Last Updated on November 25, 2022 by Editorial Team
Children born with dyslexia may feel cheated with destiny at times. ‘Why me?’ is a question they may ponder over time and again. What they need to learn, and be taught with experience of others, is that destiny is never uni dimensional. Your destiny may have much more in store to offer, and may be what is your perceived shortcoming, may be a propellant to launch you in the big league.
There are many dyslexics who have reached the zenith of success in their respective fields. Many attribute their dyslexia to be a contributing factor, rather than a life obstacle. Life lessons need to be learned from them to un-learn the feeling of helplessness your child may feel on the initial diagnosis.
Hence, To lift your spirit, we brought you the top 16 inspiring quotes about dyslexia to lighten up your day. Read them, learn them, feel them, and get inspired.
16. Malcolm Gladwell, Canadian journalist and Author“An incredibly high percentage of successful entrepreneurs are dyslexic. That’s one of the little-known facts.”
Malcolm Gladwell, is a successful Canadian journalist, so you may be sure that he has got his statistics right! Dyslexia has never stopped people from starting and owning huge businesses, or establishing empires. Need an example? The very next on our list!!
15. Richard Branson, British Business Magnate“Once freed from archaic schooling practices and preconceptions, my mind opened up. Out in the real world, my dyslexia became my massive advantage: it helped me to think creatively and laterally, and see solutions where others saw problems.” —Independent.co.uk
Yes, Richard Branson, Virgin CEO and British business magnate had a problem with reading and writing in school. And yes, his first business was opening a newspaper for students. Like he said, he saw solutions where others saw problems, thanks to his dyslexia.The metaphorical rise henceforth is a case study in entrepreneurship skills.
14. Bella Thorne, American Actress & Singer“Dyslexia makes things hard for me, but not impossible…I’ve learned to face problems, not run away from them.”
A Go-getter attitude is critical to any success story, and an attribute not everyone possesses. Yes, she had dyslexia, but it only hardened her will to succeed. The iron reaches its true potential when it is burned in fire. Dyslexics often have to work harder for certain things, and this becomes a behavioural attribute.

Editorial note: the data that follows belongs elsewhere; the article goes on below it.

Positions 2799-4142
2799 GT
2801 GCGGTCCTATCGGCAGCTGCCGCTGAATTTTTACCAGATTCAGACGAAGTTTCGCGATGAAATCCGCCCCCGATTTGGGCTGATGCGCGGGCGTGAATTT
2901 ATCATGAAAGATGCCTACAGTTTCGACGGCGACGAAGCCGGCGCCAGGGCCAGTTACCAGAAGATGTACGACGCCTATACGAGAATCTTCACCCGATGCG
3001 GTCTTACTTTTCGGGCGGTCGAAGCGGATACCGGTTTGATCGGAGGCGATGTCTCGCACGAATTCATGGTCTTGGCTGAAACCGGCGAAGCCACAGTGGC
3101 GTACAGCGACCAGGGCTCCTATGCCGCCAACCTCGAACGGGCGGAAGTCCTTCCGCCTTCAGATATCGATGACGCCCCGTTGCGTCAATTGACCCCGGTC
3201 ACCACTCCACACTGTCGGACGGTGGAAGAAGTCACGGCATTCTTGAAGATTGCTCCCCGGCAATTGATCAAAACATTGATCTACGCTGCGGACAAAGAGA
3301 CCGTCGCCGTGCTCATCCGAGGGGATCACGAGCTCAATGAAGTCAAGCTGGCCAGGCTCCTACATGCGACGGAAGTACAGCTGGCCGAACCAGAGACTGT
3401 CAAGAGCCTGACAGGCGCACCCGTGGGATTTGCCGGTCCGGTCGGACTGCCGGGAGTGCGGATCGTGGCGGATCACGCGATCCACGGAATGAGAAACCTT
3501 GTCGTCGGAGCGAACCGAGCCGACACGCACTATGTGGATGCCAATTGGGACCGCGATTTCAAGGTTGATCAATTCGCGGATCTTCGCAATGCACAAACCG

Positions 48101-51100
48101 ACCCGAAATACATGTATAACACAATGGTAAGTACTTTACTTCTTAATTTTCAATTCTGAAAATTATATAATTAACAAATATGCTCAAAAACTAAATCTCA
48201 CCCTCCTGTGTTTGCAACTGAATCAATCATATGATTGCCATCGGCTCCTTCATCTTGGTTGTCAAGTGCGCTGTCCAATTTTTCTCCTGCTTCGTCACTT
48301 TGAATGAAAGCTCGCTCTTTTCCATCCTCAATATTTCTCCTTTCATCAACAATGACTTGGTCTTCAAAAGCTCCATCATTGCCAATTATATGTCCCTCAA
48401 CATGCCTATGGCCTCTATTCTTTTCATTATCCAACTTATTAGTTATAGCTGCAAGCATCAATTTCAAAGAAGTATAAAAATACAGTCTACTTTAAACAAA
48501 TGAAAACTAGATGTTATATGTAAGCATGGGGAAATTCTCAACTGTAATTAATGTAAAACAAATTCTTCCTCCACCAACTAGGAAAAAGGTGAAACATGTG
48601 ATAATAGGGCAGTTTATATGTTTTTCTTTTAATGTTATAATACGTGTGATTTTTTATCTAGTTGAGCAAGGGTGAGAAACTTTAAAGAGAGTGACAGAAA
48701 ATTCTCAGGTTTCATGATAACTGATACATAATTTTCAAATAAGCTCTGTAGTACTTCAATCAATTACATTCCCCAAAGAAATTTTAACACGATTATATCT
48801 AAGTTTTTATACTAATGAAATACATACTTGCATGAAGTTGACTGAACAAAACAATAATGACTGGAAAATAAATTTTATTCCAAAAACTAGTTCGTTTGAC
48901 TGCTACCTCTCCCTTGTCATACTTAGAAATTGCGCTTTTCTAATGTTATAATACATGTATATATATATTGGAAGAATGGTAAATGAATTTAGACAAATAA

13. Steven Spielberg, American Filmmaker“Dyslexia was the last puzzle part in a tremendous mystery that I’ve kept to myself all these years. Remember! You are not alone, and while you will have dyslexia for the rest of your life, you can dart between the raindrops to get where you want to go. It will not hold you back.” —Hollywood
Steven Spielberg, American filmmaker and legend who gave blockbusters like E.T and The Indiana Jones series was also a dyslexia. Yet, when we look at this director with awe, dyslexic is one of the last words that comes to our mind.
12. Maggie Aderin-Pocock, Ph.D, Astronomer & Space Scientist“Failing isn’t a problem—interesting things happen along the way, as any entrepreneur will tell you. After all, I haven’t actually become an astronaut, but I still hope. And in the meantime, I do get to space with the instruments and technology I help create…Dreams don’t show up on government surveys or school league tables, but they are the fuel that makes us want to get up and get on. For young people to feel that the low road is the only one available to them is nonsense. We won’t climb out of recession, or meet the challenges of climate change, by thinking small.”